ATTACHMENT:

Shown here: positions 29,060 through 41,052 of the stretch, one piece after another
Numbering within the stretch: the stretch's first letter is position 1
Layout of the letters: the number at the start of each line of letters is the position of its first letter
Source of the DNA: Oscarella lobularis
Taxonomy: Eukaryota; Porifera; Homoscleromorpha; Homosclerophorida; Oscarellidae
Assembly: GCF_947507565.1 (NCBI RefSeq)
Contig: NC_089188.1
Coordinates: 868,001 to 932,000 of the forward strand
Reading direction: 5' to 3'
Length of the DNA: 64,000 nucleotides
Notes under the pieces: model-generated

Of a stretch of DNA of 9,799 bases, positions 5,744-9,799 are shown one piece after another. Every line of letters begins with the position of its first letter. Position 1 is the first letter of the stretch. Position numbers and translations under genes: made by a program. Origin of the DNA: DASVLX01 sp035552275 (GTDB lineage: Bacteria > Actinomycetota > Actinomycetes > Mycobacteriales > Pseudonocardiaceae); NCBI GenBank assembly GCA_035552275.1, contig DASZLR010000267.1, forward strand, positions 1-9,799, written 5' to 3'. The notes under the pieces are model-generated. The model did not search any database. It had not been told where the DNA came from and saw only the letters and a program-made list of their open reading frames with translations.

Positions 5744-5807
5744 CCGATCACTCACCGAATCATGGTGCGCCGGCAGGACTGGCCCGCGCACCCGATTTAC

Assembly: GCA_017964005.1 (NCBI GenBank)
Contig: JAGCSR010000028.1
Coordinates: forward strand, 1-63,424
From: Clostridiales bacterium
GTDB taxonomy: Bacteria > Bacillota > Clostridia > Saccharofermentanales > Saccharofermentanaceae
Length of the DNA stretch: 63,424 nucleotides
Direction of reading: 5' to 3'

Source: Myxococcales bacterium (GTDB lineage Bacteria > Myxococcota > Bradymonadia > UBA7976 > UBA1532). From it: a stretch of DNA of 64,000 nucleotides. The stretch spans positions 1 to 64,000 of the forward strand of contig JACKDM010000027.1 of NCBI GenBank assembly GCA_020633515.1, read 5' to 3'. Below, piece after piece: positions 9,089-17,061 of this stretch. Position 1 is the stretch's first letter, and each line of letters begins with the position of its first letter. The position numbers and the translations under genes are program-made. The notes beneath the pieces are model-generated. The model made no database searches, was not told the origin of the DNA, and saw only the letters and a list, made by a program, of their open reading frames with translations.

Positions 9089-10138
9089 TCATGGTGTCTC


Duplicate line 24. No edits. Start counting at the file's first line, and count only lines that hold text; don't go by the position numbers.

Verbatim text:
9089 TCATGGTGTCTC